Here’s something more for Dow to bitch about… 8-)
“If You Will Not Have Me, You May Let Me Go”
But the title of the thing is well worth the price of admission. :)
If you will not have me…..
We’ve had a spate of 3/2s at our session recently, and this was one I meant to learn. A timely reminder :-)
(I’ve also got to go and practice "Our cat has kitted", my fingers still get in a twist in the B part!
“If You Will Not Have Me, You May Let Me Go” ~ to be or not to be ~ endings
Lucky you, sounds like a fun session. However, Chris, if you want a straighter take on on this then ignore my ties (B2- B2 = B4)… Also, I did have my own way with it, in particular in the 3rd and 4th part, reflecting back on the endings for the first two parts. I have notes for it that give consistent endings for all parts, no 1st and 2nd endings ~
A-part ~ |d2 f2 f2 e2 d2 c2 | edcB ABcA B4 :|
B-part ~ | G2 B2 ABcA edcB | F2 B2 ABcA B4 :|
C-part ~ | B2 d2 d2 F2 F2 D2 | E4 F4 B,4 :|
D-part ~ | B2 G2 G2 E2 F2 D2 | E4 F4 B,4 :|
That should at least give you some idea of how I’ve varied from another take on this tune, as found in:
"A Northern Lass: Traditional Dance Music of North-West England"
compiled and edited by Jamie Knowles
Dave Mallinson Publications, 1995
Page 40: "If you will not have me, you may let me go"
I have a waltz version!!!
|: FB/B/ Bd cB | Ac/c/ ce dc | df fe dc/d/ | e/d/c/B/ A/B/c/A/ B2 :|
|: fB/B/ Bg fb | b/a/g/f/ e/d/c/B/ A2 | Bd/d/ dB GE | e/d/c/B/ A/B/c/A/ B2 :|
|: Bd/d/ df fd | eg/g/ gc’ c’a | bd’/d’/ d’b ge |1 e2 f2 B2 :|2 e2 f2 Bd’/d’/ |
|: d’b/b/ bg/g/ ge | c’a/a/ af/f/ fd | bg/g/ ge/e/ ed |1 e2 f2 Bd’/d’/ :|2 e2 f2 B2 ||
If you will not have me…..the waltz
LOL - I think the dancers may get their toes in a twist!
My version’s pretty much what bellowhead play. But only it’s 3/4 rather than 3/2.
Version from Vickers
Here’s the version of this tune in the William Vickers manuscript from 1770.
T:If you will not have me you may lett me go
|: FBB dcB | Acc edc | dff edc | e/d/c/B/ A/B/c/A/ B2 :|
|: fBB gfB | b/a/g/f/ e/d/c/B/ A2 | GB A/B/c/A/ e/d/c/B/ | FB A/B/c/A/ B2 :|
|: B,DD FFD | EGG ccA | Bdd FFD | E2 F2 B,2 :|
|: dBB GGE | cAA FFD | BGG EFD | E2 F2 B,2 :|]
LOL why would I bitch about this? You know I like 3/2s!
Get back to work ~ "WHACK!" 8-)
Great tune we are currently giving it some stick at our session
X: 3 = X: 5 / X: 4 = X: 6
To aid comparisons… ;-)
Today is three-two day? :)
if you will not have me you may let me go
see SteveW above; it’s in B flat, does anyone else play it in a major key as written?
X: 7 - 8 - 9 ~ 1770: The William Vickers transcription transformed
As there are no Bb keys given as options the relative Dorian, C, for Bb Major, has been chosen for the two flats, the Vickers transcription moved from 6/8, which it ain’t, to 3/4 and then 3/2…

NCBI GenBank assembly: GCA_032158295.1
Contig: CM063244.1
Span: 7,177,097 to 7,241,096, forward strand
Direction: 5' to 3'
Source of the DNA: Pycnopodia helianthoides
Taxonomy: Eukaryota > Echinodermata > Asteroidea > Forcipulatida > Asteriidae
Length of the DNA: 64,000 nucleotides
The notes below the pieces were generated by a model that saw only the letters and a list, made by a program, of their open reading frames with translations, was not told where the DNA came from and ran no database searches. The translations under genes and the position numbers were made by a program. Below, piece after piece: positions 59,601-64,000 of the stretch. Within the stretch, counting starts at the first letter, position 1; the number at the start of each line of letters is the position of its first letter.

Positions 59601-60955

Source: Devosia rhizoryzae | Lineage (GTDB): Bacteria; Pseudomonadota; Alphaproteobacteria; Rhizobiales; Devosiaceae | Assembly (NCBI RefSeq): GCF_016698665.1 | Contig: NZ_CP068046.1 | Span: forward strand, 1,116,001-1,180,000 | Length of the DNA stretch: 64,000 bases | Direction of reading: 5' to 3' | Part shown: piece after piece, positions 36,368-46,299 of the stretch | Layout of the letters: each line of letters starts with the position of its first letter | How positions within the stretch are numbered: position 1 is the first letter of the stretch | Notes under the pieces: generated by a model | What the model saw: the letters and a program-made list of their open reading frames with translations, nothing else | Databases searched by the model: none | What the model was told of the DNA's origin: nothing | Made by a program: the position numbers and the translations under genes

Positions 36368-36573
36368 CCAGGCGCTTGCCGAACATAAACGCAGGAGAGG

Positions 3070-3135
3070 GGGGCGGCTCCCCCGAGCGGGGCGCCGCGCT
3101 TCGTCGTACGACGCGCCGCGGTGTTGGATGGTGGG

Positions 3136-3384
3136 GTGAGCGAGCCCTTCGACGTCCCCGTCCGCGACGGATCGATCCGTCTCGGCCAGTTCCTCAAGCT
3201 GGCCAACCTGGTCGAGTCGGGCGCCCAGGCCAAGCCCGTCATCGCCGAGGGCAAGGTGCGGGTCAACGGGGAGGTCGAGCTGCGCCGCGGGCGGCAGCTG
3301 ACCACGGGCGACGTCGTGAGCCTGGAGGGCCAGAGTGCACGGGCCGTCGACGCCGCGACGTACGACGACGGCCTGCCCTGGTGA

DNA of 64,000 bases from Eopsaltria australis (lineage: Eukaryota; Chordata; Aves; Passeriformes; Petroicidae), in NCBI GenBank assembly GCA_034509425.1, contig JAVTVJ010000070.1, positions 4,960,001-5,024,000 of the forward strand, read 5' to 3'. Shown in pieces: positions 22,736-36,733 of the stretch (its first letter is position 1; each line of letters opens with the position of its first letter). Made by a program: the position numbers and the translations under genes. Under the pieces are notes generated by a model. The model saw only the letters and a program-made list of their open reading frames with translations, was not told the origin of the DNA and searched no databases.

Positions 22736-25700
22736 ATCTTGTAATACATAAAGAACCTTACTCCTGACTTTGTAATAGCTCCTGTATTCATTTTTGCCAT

Bobday ~ what about adding a Bb Major (C Dorian) transcription for you play it?
The William Vickers transcription transformed
Do we know why Vickers beamed it that way ? I think I have seen other 3/2s beamed with a mix of two groups and three groups per bar in the old manuscripts. What is it telling us ?
The William Vickers transcription transformed
But I have just checked and the other example I can find quickly was also Vickers.
Age doesn’t give a decision more credibility. We didn’t used to notate slides as 12/8. Like everything else, our knowledge moves forward, if at times slowly, at other times seeming to stand still, and worse when it slides back before moving forward again. Actually, ‘worse’ is when it stagnates.
Personally, I suspect Mr. Vickers just didn’t know any better, or, in other words, got it wrong… :-D The melody clearly speaks for itself, as compound. If you’d slammed all those notes together without any barring at all, or spaces, it would still come out clearly compound. But, I’m open to any proofs to the contrary. 8-)
|: FBBdcBAccedcdffedce/d/c/B/A/B/c/A/B2 :|
|: fBBgfBb/a/g/f/e/d/c/B/A2GBA/B/c/A/e/d/c/B/FBA/B/c/A/B2 :|
|: B,DDFFDEGGccABddFFDE2F2B,2 :|
|: dBBGGEcAAFFDBGGEFDE2F2B,2 :|
the beams, the beams
‘c’ - have a look at the second tune down on this page: http://www.folknortheast.com/archive/detail.asp?id=R0304703
Its http://thesession.org/tunes/1208. How about the beaming of the B part being Vickers reminder to himself of how he accented it ?
(A year on I still haven’t got that one well enough to join in with :-( Must get back to it)
Confusions and curiosities in barring are not rare, including in the present. Sometimes you find everything in a bar barred, sometimes you find odd combinations, even where 6/8 is concerned. Mostly the music, the melody, speaks for itself and guides you, or the dance does, or both, at least if you’ve enough music and/or dance under your belt already. But that’s true with many things. ;-) There were some fun variations though in such things as Galliards, and folk like Tommy Hayes love to tease the music in different rhythmic ways, and then there’s zweifachers and mixed meter Balkan melodies, which specific dances fit and follow, or is it the other way round, the music following the dance? Even there, the rhythms speak sense to those familiar with them by ear and feet…
Me too, me to, mea culpa, must get back to it, and so much more… :-/